WASHINGTON — With President Obama and Israeli Prime Minister Benjamin Netanyahu set to appear at the same convention of Jewish activists, and their governments nearing a deal on the thorny settlements issue, it would seem like a great time for a sit-down.
But there’s a problem: the reluctance of the Palestinians — and by extension the Arab world — to climb on board for renewed negotiations.
The close-but-no-cigar atmosphere prevailing in Washington is what’s behind Obama’s reluctance to meet next week with Netanyahu, insiders say, although both leaders will be addressing the General Assembly of the Jewish Federations of North America in the U.S. capital.
Spokesmen at the White House and the Israeli Embassy said there are discussions about a meeting, but as of Tuesday nothing had been scheduled.
With Netanyahu set to arrive Sunday, the continuing uncertainty shocked Jewish communal insiders: No one could remember a time when an Israeli prime minister was this close to coming without a meeting in place.
“Someone’s playing chicken,” one insider said.
The sense is that Netanyahu wants a meeting and Obama isn’t so sure.
The ducking and weaving was all the more unusual for what Americans and Israelis agreed was a good meeting over the weekend between Netanyahu and U.S. Secretary of State Hillary Rodham Clinton.
Clinton came to Netanyahu’s defense when a reporter asked the prime minister at a joint press availability Sunday why Israel would not agree to a settlement freeze as a means of luring the Palestinians back to the talks. Netanyahu replied that such a freeze was never a precondition for talks, but that he was ready to impose a qualified freeze in any case.
“I said we would not build new settlements, not expropriate land for addition for the existing settlements, and that we were prepared to adopt a policy of restraint on the existing settlements, but also one that would still enable normal life for the residents who are living there,” he said.
Clinton jumped in and noted that what Israel was offering was unprecedented.
“I would add just for context that what the prime minister is saying is historically accurate,” she said. “There has never been a precondition. It’s always been an issue within the negotiations.
“What the prime minister has offered in specifics of a restraint on the policy of settlements, which he has just described — no new starts, for example — is unprecedented in the context of the prior two negotiations.”
Clinton quickly added that “for 40 years, presidents of both parties have questioned the legitimacy of settlements,” but Arab capitals were buzzing with protests within minutes.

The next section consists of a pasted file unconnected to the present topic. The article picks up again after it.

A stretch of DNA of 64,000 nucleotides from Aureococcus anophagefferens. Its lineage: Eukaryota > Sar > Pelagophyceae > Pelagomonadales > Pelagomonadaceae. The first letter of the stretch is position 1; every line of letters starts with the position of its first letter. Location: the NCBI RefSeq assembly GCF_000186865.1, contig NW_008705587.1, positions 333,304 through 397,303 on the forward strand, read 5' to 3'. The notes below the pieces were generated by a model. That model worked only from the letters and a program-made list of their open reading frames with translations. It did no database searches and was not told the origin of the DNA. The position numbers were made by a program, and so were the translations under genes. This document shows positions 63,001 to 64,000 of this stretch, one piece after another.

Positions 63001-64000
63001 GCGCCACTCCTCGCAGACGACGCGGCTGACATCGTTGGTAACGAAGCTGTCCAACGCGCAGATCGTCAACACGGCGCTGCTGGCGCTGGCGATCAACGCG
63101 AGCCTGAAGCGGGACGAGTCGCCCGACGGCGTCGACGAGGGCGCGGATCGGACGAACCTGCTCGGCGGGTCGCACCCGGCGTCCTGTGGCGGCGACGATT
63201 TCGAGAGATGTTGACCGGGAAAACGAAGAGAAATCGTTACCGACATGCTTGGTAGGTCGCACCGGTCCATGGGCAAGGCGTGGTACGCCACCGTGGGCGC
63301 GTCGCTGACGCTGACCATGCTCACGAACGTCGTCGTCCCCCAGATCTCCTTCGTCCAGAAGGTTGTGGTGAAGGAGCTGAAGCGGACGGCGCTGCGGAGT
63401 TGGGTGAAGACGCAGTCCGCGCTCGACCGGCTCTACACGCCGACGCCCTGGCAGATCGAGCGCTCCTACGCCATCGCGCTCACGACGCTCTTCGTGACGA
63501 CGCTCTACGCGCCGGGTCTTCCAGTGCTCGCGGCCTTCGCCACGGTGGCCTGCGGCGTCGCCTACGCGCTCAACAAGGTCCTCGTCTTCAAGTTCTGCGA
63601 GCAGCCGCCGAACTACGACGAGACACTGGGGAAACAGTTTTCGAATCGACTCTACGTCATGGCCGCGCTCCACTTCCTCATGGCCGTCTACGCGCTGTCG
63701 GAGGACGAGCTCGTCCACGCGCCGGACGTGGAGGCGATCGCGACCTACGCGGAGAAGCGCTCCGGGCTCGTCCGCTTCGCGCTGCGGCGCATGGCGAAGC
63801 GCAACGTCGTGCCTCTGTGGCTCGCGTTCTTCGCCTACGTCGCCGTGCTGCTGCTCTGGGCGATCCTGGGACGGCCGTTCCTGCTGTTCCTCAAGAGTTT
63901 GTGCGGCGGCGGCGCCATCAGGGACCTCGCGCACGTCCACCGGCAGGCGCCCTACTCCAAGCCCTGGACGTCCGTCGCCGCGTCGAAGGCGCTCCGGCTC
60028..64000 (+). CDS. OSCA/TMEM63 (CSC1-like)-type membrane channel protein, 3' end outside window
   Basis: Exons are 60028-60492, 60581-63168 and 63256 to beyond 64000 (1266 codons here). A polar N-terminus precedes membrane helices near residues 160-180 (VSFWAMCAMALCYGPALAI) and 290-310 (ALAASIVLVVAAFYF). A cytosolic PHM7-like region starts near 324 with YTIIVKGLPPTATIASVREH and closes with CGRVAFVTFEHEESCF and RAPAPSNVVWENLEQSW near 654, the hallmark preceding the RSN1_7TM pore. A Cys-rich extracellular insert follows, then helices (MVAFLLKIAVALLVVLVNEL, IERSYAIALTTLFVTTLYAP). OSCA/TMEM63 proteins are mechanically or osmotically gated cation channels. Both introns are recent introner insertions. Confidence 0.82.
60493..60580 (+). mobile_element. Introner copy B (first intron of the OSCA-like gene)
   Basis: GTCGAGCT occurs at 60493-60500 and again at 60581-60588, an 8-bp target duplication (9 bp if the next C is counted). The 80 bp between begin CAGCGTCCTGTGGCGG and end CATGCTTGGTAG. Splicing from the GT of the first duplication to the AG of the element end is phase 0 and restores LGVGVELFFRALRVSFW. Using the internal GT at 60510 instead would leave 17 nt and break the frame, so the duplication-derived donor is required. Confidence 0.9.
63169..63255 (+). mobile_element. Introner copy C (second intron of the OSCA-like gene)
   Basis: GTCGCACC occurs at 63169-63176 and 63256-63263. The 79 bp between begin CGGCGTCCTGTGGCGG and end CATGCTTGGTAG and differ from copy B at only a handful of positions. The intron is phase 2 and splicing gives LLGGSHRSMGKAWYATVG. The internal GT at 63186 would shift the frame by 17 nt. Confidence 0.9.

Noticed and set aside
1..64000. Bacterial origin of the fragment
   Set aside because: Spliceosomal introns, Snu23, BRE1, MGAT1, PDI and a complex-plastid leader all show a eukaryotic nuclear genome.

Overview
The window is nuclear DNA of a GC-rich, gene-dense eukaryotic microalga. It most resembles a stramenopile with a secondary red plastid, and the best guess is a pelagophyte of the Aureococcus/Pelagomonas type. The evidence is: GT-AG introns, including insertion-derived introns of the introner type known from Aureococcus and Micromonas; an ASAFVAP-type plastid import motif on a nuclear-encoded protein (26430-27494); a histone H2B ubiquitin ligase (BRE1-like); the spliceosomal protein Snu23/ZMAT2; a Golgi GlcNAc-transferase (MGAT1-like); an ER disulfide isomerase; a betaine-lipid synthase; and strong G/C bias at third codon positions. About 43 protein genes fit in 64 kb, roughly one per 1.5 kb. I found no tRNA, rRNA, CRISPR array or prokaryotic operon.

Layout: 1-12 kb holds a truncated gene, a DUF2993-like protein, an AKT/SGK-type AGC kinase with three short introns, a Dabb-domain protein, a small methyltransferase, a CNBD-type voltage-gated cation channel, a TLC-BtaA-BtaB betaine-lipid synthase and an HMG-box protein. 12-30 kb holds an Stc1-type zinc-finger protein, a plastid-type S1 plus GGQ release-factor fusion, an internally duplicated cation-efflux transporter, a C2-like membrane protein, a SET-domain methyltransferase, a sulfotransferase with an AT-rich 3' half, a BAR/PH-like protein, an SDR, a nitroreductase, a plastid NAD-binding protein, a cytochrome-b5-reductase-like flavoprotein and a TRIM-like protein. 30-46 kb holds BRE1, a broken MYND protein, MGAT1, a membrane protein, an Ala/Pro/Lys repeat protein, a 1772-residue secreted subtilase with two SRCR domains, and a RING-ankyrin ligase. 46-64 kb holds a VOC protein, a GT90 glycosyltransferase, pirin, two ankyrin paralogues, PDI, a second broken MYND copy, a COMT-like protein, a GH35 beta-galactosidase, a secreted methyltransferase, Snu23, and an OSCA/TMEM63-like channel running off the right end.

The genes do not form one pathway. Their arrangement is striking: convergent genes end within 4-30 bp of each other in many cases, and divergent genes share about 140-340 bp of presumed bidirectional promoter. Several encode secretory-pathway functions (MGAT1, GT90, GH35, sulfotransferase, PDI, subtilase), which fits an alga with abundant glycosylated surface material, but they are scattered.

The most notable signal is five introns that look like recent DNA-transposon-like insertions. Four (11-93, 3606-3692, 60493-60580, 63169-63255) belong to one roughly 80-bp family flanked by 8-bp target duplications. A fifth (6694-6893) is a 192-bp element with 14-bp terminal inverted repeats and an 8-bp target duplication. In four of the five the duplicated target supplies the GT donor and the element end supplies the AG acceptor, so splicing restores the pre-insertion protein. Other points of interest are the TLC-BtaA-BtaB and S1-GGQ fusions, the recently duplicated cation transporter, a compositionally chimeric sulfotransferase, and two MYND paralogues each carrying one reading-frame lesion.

Clinton, who was on her way to Morocco to attend a summit of Arab foreign ministers — and to make the case for increased Arab involvement in the peace process — was under pressure, insiders said, to “walk back” her statement before arriving in a lion’s den.
Hence the statement that Clinton issued Monday, saying Israel’s current offer “falls far short of what we would characterize as our position or what our preference would be.”
“But if it is acted upon,” she added, “it will be an unprecedented restriction on settlements and would have a significant and meaningful effect on restraining their growth.”
There was a degree of understanding for Clinton’s position in the pro-Israel community in Washington, and no one was ready to walk back the praise they had lavished upon her for backing up Netanyahu in the first place. The American Israel Public Affairs Committee “applauded” Clinton, and the pro-Israel lobbying group called on the Palestinian Authority and Arab states to return to talks.
If anything, pro-Israel insiders say, the relationship between the Obama and Netanyahu teams is on a good footing and improving. Obama’s officials are pleased with the restrictions Israel has lifted in the West Bank; Israel backs Obama’s strategy of containing Iran through engagement backed by the threat of far-reaching sanctions.
And the Israeli army and the U.S. European Command carried out a joint exercise Tuesday witnessed by Netanyahu, who called it “an expression of the meaningful relations between Israel and the United States.”
So what’s behind Obama’s reluctance to meet Netanyahu?
Insiders suggested that the U.S. president still feels burned by the summit he had in September at the United Nations in New York with Netanyahu and Palestinian Authority President Mahmoud Abbas that produced no results and led to sniping between the Israeli and Palestinians sides. Obama wants the promise of substance before another meeting takes place.
Ori Nir, a spokesman and analyst for Americans for Peace Now, said a frustrated Obama administration is no longer looking for a boost in peacemaking and instead simply wants to usher along whatever components of the process it can.
The problem now, said David Makovsky, a senior analyst with the Washington Institute for Near East Policy, is that Abbas faces elections in January.
“The general rule is that neither side makes concessions during an election,” said Makovsky, who has just co-authored a book with Obama’s senior Iran adviser, Dennis Ross, called “Myths, Illusions and Peace.”
Vexing the matter even further is that Abbas, while popular throughout the Palestinian areas, does not rule the Gaza Strip, where the Hamas terrorist group is in control. Hamas has made it clear that it will not allow elections, and Abbas has yet to decide whether to hold an election in the West Bank alone or to suspend polling until he reaches an accommodation with Hamas.
Clinton pressed Abbas on where he stood on whether to go to elections and more broadly on rejoining peace talks. He has yet to answer.